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[News] [Rival] Microsoft-Bribed Michael Arrington Fires Bribed Bloggers

  • Subject: [News] [Rival] Microsoft-Bribed Michael Arrington Fires Bribed Bloggers
  • From: Roy Schestowitz <newsgroups@xxxxxxxxxxxxxxx>
  • Date: Sun, 07 Feb 2010 08:56:55 +0000
  • Followup-to: comp.os.linux.advocacy
  • Newsgroups: comp.os.linux.advocacy
  • User-agent: KNode/4.3.1
Hash: SHA1

"Ask the partner to give you heads up on customer situations â bribe them!" 
                                --Steve Winfield, Microsoft

"I've been thinking long and hard about this, and the only conclusion I can come to is that this is ethically indistinguishable from bribery. Even if no quid-pro-quo is formally required, the gift creates a social obligation of reciprocity. This is best explained in 
Cialdini's book Influence (a summary is here). The blogger will feel <em>some</em> obligation to return the favor to Microsoft."

                                --Former Microsoft manager

Vendor-Paid Product Reviews and Journalists vs. Bloggers

,----[ Quote ]
| Ever since the US economy turned sour, 
| hordes of people have flocked to blogging 
| as their path to riches. Because there is 
| nothing so fine and empowering, including 
| the Internet, that it cannot be subverted 
| for crass commercial exploitation. And thus 
| we have a growing phenomenon of vendors 
| paying bloggers to review their products.
| My first reaction is to recoil in horror. 
| How is that not the most blatant shilling? 
| Why would anyone want to trust such a 
| "review"? But on the other hand, the news 
| and publishing industries have been taking 
| terrific beatings, so more power to anyone 
| who can get paid to write product reviews. 
| But on yet another hand, it seems an 
| obvious conflict of interest. But on still 
| another hand, it's OK if the blogger 
| discloses it, right? 
| And then what is the difference between a 
| blogger getting paid by the vendor to write 
| a review, and a journalist accepting review 
| units? The usual practice is to receive 
| hardware on loan for review, and to return 
| it after 30 or 60 days. Most vendors don't 
| want to hassle with software returns since 
| those are just boxes of CDs. Most reviewers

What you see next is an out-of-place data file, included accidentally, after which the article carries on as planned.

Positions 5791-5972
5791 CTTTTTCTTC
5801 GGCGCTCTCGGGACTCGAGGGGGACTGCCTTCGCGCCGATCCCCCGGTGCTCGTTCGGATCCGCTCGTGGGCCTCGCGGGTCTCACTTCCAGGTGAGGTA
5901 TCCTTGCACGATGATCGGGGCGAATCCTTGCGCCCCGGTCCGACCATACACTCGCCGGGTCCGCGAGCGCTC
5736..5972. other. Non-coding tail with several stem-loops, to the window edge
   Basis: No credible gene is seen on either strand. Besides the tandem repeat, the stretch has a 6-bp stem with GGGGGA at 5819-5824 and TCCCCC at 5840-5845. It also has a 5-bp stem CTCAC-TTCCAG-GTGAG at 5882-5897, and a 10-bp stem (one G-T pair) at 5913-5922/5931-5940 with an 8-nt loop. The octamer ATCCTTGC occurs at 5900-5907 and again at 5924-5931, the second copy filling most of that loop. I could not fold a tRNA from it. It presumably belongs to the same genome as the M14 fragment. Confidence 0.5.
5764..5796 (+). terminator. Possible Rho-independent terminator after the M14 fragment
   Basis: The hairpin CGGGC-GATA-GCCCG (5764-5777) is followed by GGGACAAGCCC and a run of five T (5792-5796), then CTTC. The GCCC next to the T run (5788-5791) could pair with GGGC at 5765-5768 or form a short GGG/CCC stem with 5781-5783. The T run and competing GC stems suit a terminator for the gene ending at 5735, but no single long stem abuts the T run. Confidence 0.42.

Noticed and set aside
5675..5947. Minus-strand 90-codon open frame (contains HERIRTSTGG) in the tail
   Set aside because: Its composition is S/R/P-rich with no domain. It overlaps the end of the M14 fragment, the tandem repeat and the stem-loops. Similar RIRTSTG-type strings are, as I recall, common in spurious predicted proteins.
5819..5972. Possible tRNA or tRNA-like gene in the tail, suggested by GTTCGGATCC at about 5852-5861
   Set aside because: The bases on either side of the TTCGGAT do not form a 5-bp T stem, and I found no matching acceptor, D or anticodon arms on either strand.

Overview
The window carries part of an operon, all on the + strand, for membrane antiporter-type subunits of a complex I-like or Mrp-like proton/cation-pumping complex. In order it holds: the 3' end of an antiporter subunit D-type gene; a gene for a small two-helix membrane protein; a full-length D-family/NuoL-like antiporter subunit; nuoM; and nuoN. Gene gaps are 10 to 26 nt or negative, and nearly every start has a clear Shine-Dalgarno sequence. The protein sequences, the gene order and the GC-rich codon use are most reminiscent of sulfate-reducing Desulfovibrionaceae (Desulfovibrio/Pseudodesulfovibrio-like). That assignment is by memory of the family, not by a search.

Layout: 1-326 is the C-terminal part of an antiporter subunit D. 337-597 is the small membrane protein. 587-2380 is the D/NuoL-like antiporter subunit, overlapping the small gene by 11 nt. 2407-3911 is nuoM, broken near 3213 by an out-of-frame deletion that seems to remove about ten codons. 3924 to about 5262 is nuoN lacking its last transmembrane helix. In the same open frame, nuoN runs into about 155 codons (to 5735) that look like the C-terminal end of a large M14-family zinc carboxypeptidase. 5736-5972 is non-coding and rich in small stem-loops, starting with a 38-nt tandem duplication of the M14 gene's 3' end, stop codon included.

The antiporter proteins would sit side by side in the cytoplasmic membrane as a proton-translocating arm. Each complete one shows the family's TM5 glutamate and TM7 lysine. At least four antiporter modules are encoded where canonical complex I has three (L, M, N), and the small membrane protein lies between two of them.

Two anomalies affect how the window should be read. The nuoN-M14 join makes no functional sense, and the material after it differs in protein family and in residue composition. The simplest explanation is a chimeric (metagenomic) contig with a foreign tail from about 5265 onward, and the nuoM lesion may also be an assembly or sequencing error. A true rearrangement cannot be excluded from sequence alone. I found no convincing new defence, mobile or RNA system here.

| give away product that vendors don't want 
| back. But there are reporters who are 
| notorious swag hounds, and who exploit 
| vendor relationships for all they can get. 
| [...]
| In the end it seems that what matters the 
| most are a journalist's or blogger's 
| reputation, ability, and quality of work. 
| Doesn't it seem that even in this high-tech 
| era everything comes down to knowing who 
| you can trust? 


Tech Crunch hack sacked over bribe


TechCrunch Ditches Young Intern Learning From "Interns"?


TechCrunch and its lost Teachable Moment

,----[ Quote ]
| I first found out about the blowup at 
| TechCrunch this morning when I read our own 
| Kim LaCapriaâs post about Michael Arrington 
| sacking young Daniel Brusilovsky because of 
| accusations of accepting tech toys in 
| exchange for favorable posts. I have 
| followed that up with reading every post on 
| the matter that came through my feed 
| reader. Just for the record they are:
| An Apology To Our Readers
| Techcrunch Accepts Money for Posts â Fires 
| Under Age Blogger Daniel Brusilovsky
| Rule #1: be honest
| The Line Was Crossed
| Was Deleting All Daniel Brusilovskyâs Posts 
| an FTC Blogger Guideline Violation? 
| [#bruhaha]
| Tech Journalism Wunderkind in Bribery 
| Scandal
| Payola allegations prompt TechCrunch to 
| fire teen intern
| Unpaid Techcrunch Reporter Sacked For Bribe 
| Attempt
| So I would say I have a really good 
| grounding on all the angst and finger-
| pointing that is going on around what 
| Daniel is suppose to have done.


Intern fired in TechCrunch brouhaha



Microsoft pays star writers to recite slogan

,----[ Quote ]
| The stodgy old media industry has a rule that newspaper reporters, and TV
| news hosts, shouldn't trade on their public trust to endorse products.


Malik, Arrington and Battelle: X-22, come in [to Microsoft]

,----[ Quote ]
| What would possess a collection of online publishers and venture capitalists
| to pimp a Microsoft advertising slogan?
| Valleywag today reported about a site tied to a Microsoft ad campaign
| where the likes of Michael Arrington, Om Malik and others seemingly
| lend their support to the "people-ready" catchphrase.
| I sent e-mails both to Arrington and Malik and--surprise,
| surprise--heard nothing back. (Obviously, they are not yet
| sufficiently "Coop-ready.") Microsoft was still checking for me into  
| whether money exchanged hands. But even if not a single shekel exchanged
| hands, I must wonder about the absence of common sense. Why would
| ostensibly independent voices come across as Microsoft shills? If
| they were hoping for a free dinner with Bill Gates, there are
| smarter ways to go about it.

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